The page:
Friday, October 21, 2016

Book Review: “Introducing Christian Ethics: a Short Guide to Making Moral Choices,” by Scott B. Rae

Shortly after beginning my first pastorate, I was called upon to help a family in the midst of making decisions about declining medical treatment. Realizing that there was some difference of opinion among family members, as well as uncertainty about what the hospital would be willing to accommodate, I knew that I would need to have clarity with regard to what my pastoral counsel should be. I would also need to be able to communicate that counsel compassionately and convincingly to a hurting family.

Of course, I had thought about those issues in the abstract, but being confronted with a real situation was different, and I have to confess that I initially felt completely lost. Fortunately, a former seminary professor answered my late night call and walked me through the issues, helping me to apply biblical truth to my specific situation. While I am grateful for that professor, it occurs to me that I could have also been helped by a book such as Introducing Christian Ethics, a newly published book written by Scott B. Rae.

Dr. Rae, who holds a Ph.D. from the University of Southern California, teaches ethics to business students at Biola University and to seminary students at Talbot School of Theology.

The opening four chapters of the book are foundational in nature, establishing the sources of ethical authority from a Christian perspective and placing the Christian understanding of ethics in the context of other contemporary views. These introductory chapters conclude with a helpful model for ethical decision making, particularly in complex situations where ethical considerations seem to conflict. In that chapter, Rae develops an example of a manager attempting to determine the right course when obligations to his employer and to his friend seem to be in conflict.

The remaining chapters develop a Christian understanding of a variety of contemporary ethical concerns: abortion, the use of reproductive technology, genetics and biotechnology, issues related to death and assisted suicide, capital punishment, war, sexual ethics, and economics and the value of work. For each of these, the author develops realistic examples in order to identify areas of ethical impact, lay out the Christian position(s), and answer objections.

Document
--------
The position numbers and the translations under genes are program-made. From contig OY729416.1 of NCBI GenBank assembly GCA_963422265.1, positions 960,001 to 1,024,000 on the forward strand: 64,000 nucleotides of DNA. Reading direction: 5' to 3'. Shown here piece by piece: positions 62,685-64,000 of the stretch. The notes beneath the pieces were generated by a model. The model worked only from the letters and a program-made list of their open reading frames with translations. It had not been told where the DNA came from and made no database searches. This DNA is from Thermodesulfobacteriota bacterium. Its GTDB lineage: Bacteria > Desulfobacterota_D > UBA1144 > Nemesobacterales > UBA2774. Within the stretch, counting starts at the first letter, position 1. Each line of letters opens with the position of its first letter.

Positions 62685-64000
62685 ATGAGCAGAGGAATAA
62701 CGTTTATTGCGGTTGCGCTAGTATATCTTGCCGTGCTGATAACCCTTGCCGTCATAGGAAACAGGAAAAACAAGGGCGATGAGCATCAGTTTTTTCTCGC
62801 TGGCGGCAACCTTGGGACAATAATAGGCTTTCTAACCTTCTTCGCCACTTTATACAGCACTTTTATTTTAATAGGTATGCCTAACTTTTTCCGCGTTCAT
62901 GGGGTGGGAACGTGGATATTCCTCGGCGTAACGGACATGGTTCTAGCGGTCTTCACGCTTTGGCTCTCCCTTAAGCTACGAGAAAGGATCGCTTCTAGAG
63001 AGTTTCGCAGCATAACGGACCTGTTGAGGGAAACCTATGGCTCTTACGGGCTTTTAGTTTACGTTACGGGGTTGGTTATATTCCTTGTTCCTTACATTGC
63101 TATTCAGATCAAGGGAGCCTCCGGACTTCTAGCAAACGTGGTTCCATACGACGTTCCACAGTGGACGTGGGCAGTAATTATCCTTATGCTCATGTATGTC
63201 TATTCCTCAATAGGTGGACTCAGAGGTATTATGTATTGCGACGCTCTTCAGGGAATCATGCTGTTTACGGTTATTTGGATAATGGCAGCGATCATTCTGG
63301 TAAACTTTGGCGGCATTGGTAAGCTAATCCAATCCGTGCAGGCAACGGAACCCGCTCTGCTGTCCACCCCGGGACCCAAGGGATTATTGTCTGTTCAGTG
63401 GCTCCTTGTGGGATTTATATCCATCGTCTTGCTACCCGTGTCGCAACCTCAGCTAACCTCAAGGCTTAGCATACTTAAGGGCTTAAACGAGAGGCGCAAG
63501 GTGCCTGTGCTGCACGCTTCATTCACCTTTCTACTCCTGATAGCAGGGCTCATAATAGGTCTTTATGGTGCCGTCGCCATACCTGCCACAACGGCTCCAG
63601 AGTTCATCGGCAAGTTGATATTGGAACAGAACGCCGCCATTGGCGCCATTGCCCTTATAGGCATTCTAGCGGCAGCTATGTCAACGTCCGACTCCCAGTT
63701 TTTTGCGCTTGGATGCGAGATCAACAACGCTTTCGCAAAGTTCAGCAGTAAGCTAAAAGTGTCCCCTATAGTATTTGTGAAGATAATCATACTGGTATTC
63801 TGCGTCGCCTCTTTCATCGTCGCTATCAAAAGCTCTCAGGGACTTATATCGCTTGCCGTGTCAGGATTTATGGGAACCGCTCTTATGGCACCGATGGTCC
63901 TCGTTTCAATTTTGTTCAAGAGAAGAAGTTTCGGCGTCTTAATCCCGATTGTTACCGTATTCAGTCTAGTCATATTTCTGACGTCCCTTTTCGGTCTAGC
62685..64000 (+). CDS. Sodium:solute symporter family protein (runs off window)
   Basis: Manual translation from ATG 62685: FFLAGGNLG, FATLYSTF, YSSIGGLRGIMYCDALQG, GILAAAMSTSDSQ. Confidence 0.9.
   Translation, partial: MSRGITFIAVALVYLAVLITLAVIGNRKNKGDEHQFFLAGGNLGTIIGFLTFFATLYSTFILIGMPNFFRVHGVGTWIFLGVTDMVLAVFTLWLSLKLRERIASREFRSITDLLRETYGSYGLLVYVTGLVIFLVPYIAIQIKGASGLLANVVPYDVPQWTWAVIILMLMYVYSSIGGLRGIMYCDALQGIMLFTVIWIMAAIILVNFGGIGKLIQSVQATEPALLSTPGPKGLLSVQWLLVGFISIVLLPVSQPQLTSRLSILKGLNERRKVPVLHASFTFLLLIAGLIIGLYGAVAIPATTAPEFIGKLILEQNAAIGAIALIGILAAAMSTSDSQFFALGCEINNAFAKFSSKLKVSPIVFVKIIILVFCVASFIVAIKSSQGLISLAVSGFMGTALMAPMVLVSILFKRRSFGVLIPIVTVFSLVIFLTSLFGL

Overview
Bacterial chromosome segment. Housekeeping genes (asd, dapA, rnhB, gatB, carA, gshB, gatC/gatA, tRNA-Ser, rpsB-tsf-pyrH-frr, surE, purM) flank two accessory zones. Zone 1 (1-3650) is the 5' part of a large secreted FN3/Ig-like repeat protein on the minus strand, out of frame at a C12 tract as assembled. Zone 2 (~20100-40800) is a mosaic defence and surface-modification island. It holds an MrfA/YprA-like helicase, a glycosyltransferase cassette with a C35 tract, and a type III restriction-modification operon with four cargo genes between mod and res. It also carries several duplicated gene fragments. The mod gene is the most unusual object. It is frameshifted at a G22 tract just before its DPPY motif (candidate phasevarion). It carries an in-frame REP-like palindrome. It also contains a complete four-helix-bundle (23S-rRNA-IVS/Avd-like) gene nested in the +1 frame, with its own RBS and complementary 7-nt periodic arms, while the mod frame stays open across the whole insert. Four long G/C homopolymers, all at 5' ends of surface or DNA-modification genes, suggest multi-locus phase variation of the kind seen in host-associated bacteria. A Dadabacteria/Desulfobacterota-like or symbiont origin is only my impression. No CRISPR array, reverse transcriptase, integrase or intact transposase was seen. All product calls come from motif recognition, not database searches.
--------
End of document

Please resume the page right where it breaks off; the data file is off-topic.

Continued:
Because this is an introduction, and, as the title indicates, a “short guide,” one should not expect an in depth treatment – obviously, each of these issues could take up its own volume. For those wanting a deeper understanding, each chapter provides a bibliography of two or three other works that the reader might consult.

Rae points out that Christian ethics requires that we learn to think through what we believe: “Often we focus on what position someone holds on a specific moral issue. That’s important, but it’s also critical to identify how they think about right and wrong more generally and how they justify their position.” This book will help the reader to think as Rae suggests we should.

This book could be useful in a variety of ways. Because it is not overly technical, it is accessible for both pastors and laymen. As such, it could be consulted by pastors developing sermons on these issues or looking for a quick guide for his pastoral work. It could also be used by small groups, and to that end each chapter has a list of review questions that could be used for group discussion.

Monday, October 17, 2016

Does American Christianity Have a Woman Problem?

If you had asked me a few years ago about gender related concerns about the church, I would have pointed to the fact that too many men drop out.

While that remains true, in the last year, it has become increasingly clear -- at least to me -- that there is a different kind of problem, one that results in women sometimes being treated badly. I write as someone who takes the position that the offices of elder and deacon should be held by men. I also hold that the proper exercise of discipline is a mark of what constitutes a church. All of that said, consider the following: